One of the most well-known models of conditional volatility family are Autoregressive Conditional Heteroscedasticity model (ARCH) (Engle 1982) and Generalized Autoregressive Conditional Heteroscedasticity (GARCH) (Bollerslev 1986) models. They are successfully used for reproducing volatility clustering and non-trivial (but though sufficiently short) memory in volatility. The ARCH/GARCH models gave birth to the whole family that accounts for more than 50 different models (see review in Bollerslev (2010)), the most popular of which are: t-GARCH with innovations having t-Student distribution that reproduces heavy tails of returns distribution; EGARCH (Exponential GARCH) and T-GARCH (Threshold GARCH) that model leverage effect; FIGARCH (Fractional Integrated GARCH), MS-GARCH (Markov Switching GARCH) and LM-GARCH (Long Memory GARCH) that account for long memory in volatility and some others. Without spending time on discussion of all of them we suggest a number of reviews and handbooks with details, such as (Engle 2001; Ai’t-Sahalia and Hansen 2009; Zakoian and Francq 2010). Being very flexible with respect to modifications, ARCH/GARCH family is constrained with its autoregressive form and does not allow to easily and parsimoniously combine different stylized facts within one model. However due to its simplicity and sufficient robustness the whole family is being very widely used nowadays.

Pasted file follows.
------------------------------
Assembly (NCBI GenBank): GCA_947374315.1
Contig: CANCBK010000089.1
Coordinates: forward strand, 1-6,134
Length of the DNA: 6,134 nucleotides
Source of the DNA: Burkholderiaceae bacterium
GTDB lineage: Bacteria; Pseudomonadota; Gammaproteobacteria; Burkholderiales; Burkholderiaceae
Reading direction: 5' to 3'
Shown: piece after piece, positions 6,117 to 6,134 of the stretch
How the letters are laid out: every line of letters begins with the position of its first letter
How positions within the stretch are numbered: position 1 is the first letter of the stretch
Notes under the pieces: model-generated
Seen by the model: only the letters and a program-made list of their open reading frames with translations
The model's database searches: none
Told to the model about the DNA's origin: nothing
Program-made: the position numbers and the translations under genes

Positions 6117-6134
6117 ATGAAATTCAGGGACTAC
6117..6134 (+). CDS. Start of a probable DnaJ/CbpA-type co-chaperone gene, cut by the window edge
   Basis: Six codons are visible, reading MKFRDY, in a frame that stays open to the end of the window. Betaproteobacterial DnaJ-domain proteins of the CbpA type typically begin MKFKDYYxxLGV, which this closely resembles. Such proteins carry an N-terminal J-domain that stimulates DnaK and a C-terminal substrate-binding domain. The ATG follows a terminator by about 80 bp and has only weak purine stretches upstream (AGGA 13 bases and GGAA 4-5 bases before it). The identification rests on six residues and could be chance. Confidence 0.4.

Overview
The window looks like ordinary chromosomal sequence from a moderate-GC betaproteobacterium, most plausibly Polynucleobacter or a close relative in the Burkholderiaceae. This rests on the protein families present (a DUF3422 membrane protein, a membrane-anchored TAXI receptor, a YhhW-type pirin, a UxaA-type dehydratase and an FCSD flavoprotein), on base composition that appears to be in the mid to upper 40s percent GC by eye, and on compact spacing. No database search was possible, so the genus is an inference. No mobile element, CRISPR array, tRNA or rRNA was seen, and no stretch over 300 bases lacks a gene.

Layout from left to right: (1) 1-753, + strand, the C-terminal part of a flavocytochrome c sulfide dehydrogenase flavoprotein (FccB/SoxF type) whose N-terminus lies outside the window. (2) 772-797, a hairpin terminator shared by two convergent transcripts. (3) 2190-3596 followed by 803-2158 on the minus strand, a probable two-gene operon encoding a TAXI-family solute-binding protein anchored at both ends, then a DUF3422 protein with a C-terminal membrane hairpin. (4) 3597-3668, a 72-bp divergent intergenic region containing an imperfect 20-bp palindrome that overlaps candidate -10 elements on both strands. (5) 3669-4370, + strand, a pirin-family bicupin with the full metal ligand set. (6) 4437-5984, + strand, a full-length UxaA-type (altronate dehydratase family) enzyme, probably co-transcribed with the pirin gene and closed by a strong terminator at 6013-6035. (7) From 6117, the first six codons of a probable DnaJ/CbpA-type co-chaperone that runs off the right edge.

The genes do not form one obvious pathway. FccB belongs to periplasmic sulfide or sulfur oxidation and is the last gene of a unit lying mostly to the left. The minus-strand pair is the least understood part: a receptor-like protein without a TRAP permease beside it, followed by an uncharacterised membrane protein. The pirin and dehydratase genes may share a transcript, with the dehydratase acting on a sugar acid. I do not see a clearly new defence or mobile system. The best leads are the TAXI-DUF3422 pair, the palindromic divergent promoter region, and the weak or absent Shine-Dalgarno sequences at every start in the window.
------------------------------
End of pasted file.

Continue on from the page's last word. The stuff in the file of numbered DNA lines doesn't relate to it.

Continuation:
In the present paper we focus on another class of models—stochastic volatility models, and in particular at its subclass of so-called multifractal models. The theory of multifractal random processes started with rethinking and generalization of cascade models that was introduced by Richardson (1961) and Kolmogorov (1941, 1962). Being proposed to model velocity in turbulence, they reflect the fact, that in turbulent gas or fluid flow energy is transferred from large-scale vortices to small-scale vortices by cascades where structures at different scales are similar to each other (resulting in self-similarity of the whole system). Similar cascade structures for returns at different time scales were observed at financial markets as well (Ghashghaie et al. 1996), and the idea of self-similar cascades were used in several models, most successful of which are Multiplicative Cascades Model (MCM) (Breymann et al. 2000) and Markov Switching Multifractal (MSM) model (Calvet and Fisher 2008, 2004). When MCM model successfully reproduced heavy tails of returns distribution, long memory in absolute returns and volatility clustering, practical application of this model is limited due to nontransparent parametrization and absence of robust method of parameters estimation. In contrast, when calibration of the MSM model is relatively simple and sufficiently robust, the model describes heavy tails and long memory only in the limit of infinite number of components. However despite these drawbacks and unclear economic underpinning and a rather artificial discrete hierarchical structure, MSM model was shown to be much better in terms of volatility forecasting than GARCH and some of its siblings (Calvet and Fisher 2004).